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Colletti, Dodgers won't pay the price on this one

July 27, 2008|T.J. SIMERS

If Ned Colletti says a third baseman from Cleveland, whom Indians fans didn't particularly like, makes the Dodgers better -- that's good enough for me.

The Dodgers wouldn't have him working as general manager, now would they, if he didn't know what he was doing.

And based on everything Colletti knows about baseball, he said, "Casey Blake is a solid player."

"And did you think Andruw Jones was a solid player?" I wondered.

"Yeah," Colletti said. "Did you?"

"No," I said, his .222 average and 138 strikeouts a year ago raising just a little bit of doubt.

I'm sure this Colletti move will be different, though, than the ones involving Jones, Jason Schmidt and Bill Mueller.

In fact, it might be the best deal Colletti has ever made, because the Dodgers don't have to pay Blake anything to play third base, the Indians paying his entire $6.1-million salary.

I wondered how that conversation went when Colletti went skipping into the Parking Lot Attendant's office and told Frank McCourt he had just acquired a guy who won't have to be paid.

"Anything else?" Colletti said while turning to the other reporters.

What's more important than that to the Parking Lot Attendant? That's why Angel Berroa is still here. The Royals are paying his $4.75-million salary, and now with Blake, that's two of the 25 players on the Dodgers' roster whom McCourt doesn't have to pay.

"Did he say, 'Yippee!' " I wanted to know, "when you told him he didn't have to pay Blake anything?"

"I can't remember what he said," Colletti replied, and I can't recall anything memorable the Parking Lot Attendant has ever said either.

HOW NERVOUS do you think Colletti was when Blake came to the plate for the first time? Been there, and done that, I suppose -- especially after Blake struck out.

SO THE fans in Cleveland didn't take a liking to Casey Blake over the years. Wonder how they'd feel watching Jones play every day. Or Berroa.

"They were pretty tough on me," Blake said. "I think they were looking for a 40-home-run guy."

So are the Dodgers and their fans.

"Oh," Blake said.

Blake, who is free to go elsewhere after the season, said the Dodgers and their fans will probably like the versatility he offers in the next two months playing first base and the outfield as well as third base.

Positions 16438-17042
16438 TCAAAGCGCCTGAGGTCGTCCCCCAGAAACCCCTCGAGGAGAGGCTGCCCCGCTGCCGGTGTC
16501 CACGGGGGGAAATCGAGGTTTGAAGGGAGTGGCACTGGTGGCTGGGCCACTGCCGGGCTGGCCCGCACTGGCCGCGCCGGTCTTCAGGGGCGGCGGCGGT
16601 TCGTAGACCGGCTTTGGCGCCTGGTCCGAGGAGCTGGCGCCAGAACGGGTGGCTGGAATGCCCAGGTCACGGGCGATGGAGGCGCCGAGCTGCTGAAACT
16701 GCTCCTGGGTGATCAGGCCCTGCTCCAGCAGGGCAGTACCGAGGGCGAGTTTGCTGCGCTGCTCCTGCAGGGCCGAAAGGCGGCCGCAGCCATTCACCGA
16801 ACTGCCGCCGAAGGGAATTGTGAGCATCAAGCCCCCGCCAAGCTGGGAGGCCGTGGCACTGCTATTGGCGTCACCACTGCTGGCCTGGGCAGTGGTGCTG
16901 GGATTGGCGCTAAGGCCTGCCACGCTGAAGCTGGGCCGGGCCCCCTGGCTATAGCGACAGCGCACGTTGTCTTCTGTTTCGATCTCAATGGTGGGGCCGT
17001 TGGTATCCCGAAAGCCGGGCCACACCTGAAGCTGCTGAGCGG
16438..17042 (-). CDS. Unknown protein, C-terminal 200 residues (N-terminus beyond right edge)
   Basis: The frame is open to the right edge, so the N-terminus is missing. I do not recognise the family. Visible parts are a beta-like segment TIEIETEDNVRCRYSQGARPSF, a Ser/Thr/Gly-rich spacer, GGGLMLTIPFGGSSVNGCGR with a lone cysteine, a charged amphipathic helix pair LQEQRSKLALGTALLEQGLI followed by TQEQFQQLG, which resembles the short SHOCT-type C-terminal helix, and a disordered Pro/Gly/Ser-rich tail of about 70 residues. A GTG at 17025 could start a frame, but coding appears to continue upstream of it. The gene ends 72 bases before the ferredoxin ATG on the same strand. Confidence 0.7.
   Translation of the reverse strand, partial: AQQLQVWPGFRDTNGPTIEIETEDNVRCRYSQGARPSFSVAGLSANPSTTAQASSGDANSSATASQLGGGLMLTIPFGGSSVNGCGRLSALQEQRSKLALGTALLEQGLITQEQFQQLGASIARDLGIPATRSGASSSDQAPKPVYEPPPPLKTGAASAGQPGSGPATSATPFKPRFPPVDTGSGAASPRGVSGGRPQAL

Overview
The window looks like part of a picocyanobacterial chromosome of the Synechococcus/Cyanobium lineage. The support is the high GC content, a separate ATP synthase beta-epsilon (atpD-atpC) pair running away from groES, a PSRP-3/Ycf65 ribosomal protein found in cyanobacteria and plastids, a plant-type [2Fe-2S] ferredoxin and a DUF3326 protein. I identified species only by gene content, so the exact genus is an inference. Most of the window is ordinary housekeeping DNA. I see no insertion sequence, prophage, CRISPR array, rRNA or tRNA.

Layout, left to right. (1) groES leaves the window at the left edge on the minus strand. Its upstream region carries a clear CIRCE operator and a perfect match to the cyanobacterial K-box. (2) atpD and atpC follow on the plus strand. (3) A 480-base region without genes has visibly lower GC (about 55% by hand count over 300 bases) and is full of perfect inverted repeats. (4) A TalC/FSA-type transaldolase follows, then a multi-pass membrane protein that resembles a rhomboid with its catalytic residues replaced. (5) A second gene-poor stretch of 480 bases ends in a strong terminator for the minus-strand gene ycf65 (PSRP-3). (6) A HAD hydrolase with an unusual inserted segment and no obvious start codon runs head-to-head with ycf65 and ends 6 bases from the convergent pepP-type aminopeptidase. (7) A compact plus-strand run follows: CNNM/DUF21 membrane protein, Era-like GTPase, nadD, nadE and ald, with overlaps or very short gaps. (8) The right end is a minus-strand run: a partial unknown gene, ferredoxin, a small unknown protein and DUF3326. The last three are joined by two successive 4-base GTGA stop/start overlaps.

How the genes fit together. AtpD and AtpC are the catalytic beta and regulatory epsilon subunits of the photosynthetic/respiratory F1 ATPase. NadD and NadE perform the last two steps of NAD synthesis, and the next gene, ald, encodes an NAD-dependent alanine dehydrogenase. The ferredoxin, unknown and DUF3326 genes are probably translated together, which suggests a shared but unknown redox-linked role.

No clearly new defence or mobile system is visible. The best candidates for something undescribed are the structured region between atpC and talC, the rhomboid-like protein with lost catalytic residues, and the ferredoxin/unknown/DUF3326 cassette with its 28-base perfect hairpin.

"Doubt it," I said. "They've got James Loney parked at first and four guys already vying for three outfield spots."

"Oh," Blake said.

HOW BAD are the Washington Generals? They started Odalis Perez against the Dodgers. It was 2-0 Dodgers after the first two Dodgers came to the plate in the first.

After Derek Lowe singled off Perez, Vin Scully told everyone, "and Odalis Perez still hasn't fooled anybody except Casey Blake."

Oxygen, please, for Colletti.

HOW BAD are the Generals? They still have Perez in the game, the Dodgers winning, 6-0, and Lowe two for two against him.

Even Blake has a double, bringing Jones to the plate with a chance to give Colletti maybe his best moment as Dodgers GM. Then Jones struck out.

Blake singled in his next at-bat, and then Jones hit into a double play. Hey, he hit the ball.

BLAKE, WHO hit .190 with runners in scoring position a year ago, is hitting almost .400 this season in similar situations. He appears to be an upgrade to the Dodgers' lineup, and as an added boost, he has the incentive of trying to impress folks looking to sign a versatile free agent this off-season.

And with two hits in his first game, he already has more hits than Jones has had all season long, or so it seems.

EVERYONE WHO came to Friday's game received a Brad Penny bobblehead. The Dodgers noted on each box that Penny was a pitcher for the team just in case some folks might've forgotten.

I JUST had a thought. Former Dodgers owner Walter O'Malley is going into the Hall of Fame, his family seemingly having to wait forever. I sure hope the same thing doesn't happen to McCourt.

OK, BACK to the Dodgers, and a crabby Joe Torre.

The Dodgers manager, who has been the congenial host before each game, appeared on edge Saturday night, and admitted as much, although he said it had nothing to do with his team.

He probably noticed the Yankees' score earlier in the day, beating the Red Sox for their eighth straight win, and then had to fill out the Dodgers' lineup.

Torre made the mistake a night earlier of benching Andre Ethier, who has proven he belongs in the everyday lineup, but because the Dodgers didn't give him Juan Pierre and Jones-like money, he has to sit. And the Dodgers are trying to win the division?

Jones has no business being in the lineup the way he has failed, but Torre is trying to buy some time for hitting instructors Don Mattingly and Jeff Pentland, who were brought in to make a player again out of Jones.

That seems to be going well, Jones getting four hits in his last 54 trips to the plate with men in scoring position, and striking out 31 times.

I asked Colletti about Ethier and the team's four outfielders, and he said, "We have three everyday outfielders and somebody struggling to get his game together."

And what about that struggling outfielder, who continues to be in the lineup? "That's up to Joe," Colletti said. "I don't make out the lineup."

A collective "thank heavens" would probably be appropriate right now.

THE ANGELS have averaged a little more than 10 runs a game since Page 2 suggested the team needed to add more offense. Matt Kemp is hitting almost .360 since Page 2 made the case in Arizona he should be here to stay.

Motivational writing is just part of the job, and watching Jones, it just goes to show you what happens when people don't read their morning newspaper.

T.J. Simers can be reached at To read previous columns by Simers, go to

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